where the experimentally observed pseudo-first-order specific degradation rates of the antidepressant and the reference compound, respectively, are represented by kANT(obs) and kref(obs), while kANT(direct phot) and kref(direct photo) are the measured first-order photolysis rate constants of the antidepressant and the reference compound, respectively. The second-order rate constant (kref,RPS) between each reference compound and RPS is known from the literature as the following values: kFFA,1O2 = 1.2 × 108 L mol−1 s−1 [32], kpCBA,HO = 5 × 109 L mol−1s−1 [33], and kTMP,3CDOM* = 3 × 109 L mol−1s−1 [34]. H2O2 (50 mmol L−1), methylene blue (31.3 μmol L−1), and 4-carboxybenzophenone (CBBP) (44.2 μmol L−1), in that order, were the sources of HO, 1O2, and 3CDOM*. The amounts of H2O2, methylene blue, and CBBP were based on previous investigations to ensure the formation of excess RPS for competition between the antidepressants and reference substances [35]. Para-chlorobenzoic acid (pCBA) (FLX system: 28.9 μmol L−1; FLXSO4 system: 24.7 μmol L−1), furfuryl alcohol (FFA) (FLX system: 28.9 μmol L−1; FLXSO4 system: 24.7 μmol L−1), and 2,4,6 trimethylphenol (TMP) (FLX system: 28.9 μmol L−1; FLXSO4 system: 24.7 μmol L−1) were used as the reference compounds for HO, 1O2, and 3CDOM*, respectively. Methanol (0.1 mol L−1) was added as needed to quench hydroxyl radicals. All competition kinetic experiments were performed in duplicates at pH 4.4 (FLX + pCBA + H2O2), 5.1 (FLX + FFA + methylene blue + MeOH), 6.1 (FLX + TMP + CBBP), 4.1 (FLXSO4 + pCBA + H2O2), 4.8 (FLXSO4 + FFA + methylene blue + MeOH), and 5.9 (FLXSO4 + TMP + CBBP), which correspond to the natural initial pH of each system and were not controlled over time.

2.1.5. Analytical Methods

An ultrafast liquid chromatography (UFLC) system (UFLC LC-20AD, Shimadzu—Kyoto, Japan) was used to measure the concentrations of antidepressants (FLX and FLXSO4) and reference compounds (FFA, pCBA, and TMP) using a C18 column (4.6 mm × 250 mm, 5 μm), 70% acetonitrile (ACN):30% H2O (1% trifluoroacetic acid, TFA), at a flow rate of 1.0 mL min−1. The column temperature was kept at 40 °C, and the injection volume was 50 µL. The detection wavelengths for FLX, FLXSO4, pCBA, FFA, and TMP were 230, 227, 234, 219, and 222 nm, respectively. Retention times (RT), limits of detection (LOD), and limits of quantification (LOQ) were obtained using this analytical technique and are displayed in Table S2.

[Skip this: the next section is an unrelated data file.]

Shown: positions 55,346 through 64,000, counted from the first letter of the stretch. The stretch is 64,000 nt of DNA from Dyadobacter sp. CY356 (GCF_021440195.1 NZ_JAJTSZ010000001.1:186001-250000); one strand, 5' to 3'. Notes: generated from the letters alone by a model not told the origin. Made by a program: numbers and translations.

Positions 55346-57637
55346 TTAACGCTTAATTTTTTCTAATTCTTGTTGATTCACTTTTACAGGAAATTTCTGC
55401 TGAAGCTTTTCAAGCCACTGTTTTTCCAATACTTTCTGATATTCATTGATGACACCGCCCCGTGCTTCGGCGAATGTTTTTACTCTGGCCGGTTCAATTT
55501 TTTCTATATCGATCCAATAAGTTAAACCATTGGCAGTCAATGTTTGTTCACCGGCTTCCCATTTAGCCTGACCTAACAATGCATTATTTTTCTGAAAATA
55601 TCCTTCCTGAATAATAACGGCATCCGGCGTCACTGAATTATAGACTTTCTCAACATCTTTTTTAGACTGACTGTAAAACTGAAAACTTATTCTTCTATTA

2.2. Modeling and Simulation

2.2.1. Modeling Photochemical Persistence

Mathematical simulations of the photodegradation of the antidepressants in natural waters were performed based on the APEX (Aqueous Photochemistry of Environmentally Occurring Xenobiotics) code [20], with modifications to account for the impacts of geographic location and seasonality and also to incorporate other absorbing species that might hinder the local generation of RPSs as reported in [27]. Additionally, the partitioning of the contaminant between the suspended solids and the liquid phase (adsorption calculations) and biodegradation were incorporated in the present work (see details in Supplementary Information). Local estimates of clear sky irradiance were achieved by integrating the APEX code with the SMARTS (Simple Model of Atmospheric Radiative Transfer of Sunshine) model [36]. Variations in meteorological conditions were considered by combining the SMARTS model with typical meteorological year (TMY) data. The TMY data were retrieved from the Photovoltaic Geographic Information System (PVGIS) based on satellite images [37]. Additional terms were included in our previous work [27] to account for light attenuation by chlorophyll-a, turbidity caused by the presence of suspended solids, εT [m−1], and the effect of dissolved oxygen levels, OD, [mol L−1] in the evaluation of the quantum yield of singlet oxygen (1O2) generation by CDOM to consider eutrophication levels. In the first case, turbidity measurements (NTU) were correlated with photosynthetically active radiation (PAR, 400–700 nm) for lakes and dams [38]. On the other hand, terms related to the reduction in the pollutant concentration in the liquid phase, such as the distribution coefficient (solid/liquid) (Kd) and the biodegradation rate (rX,biodge) were considered for the first time in this work. To obtain Kd, the values of the fraction of organic carbon in solids (foc) and the distribution coefficient for organic carbon (Kod) were taken from [39] and the OPEn structure–activity/property Relationship App (OPERA), respectively. From the machine learning methods, with the PaDEL descriptors used by OPERA in its calculations, it is possible to estimate the biodegradation half-life, similarly to the Koc value obtained for the modeling of adsorption. A mathematical explanation of the equations that were implemented in this modification can be seen in Supplementary Information.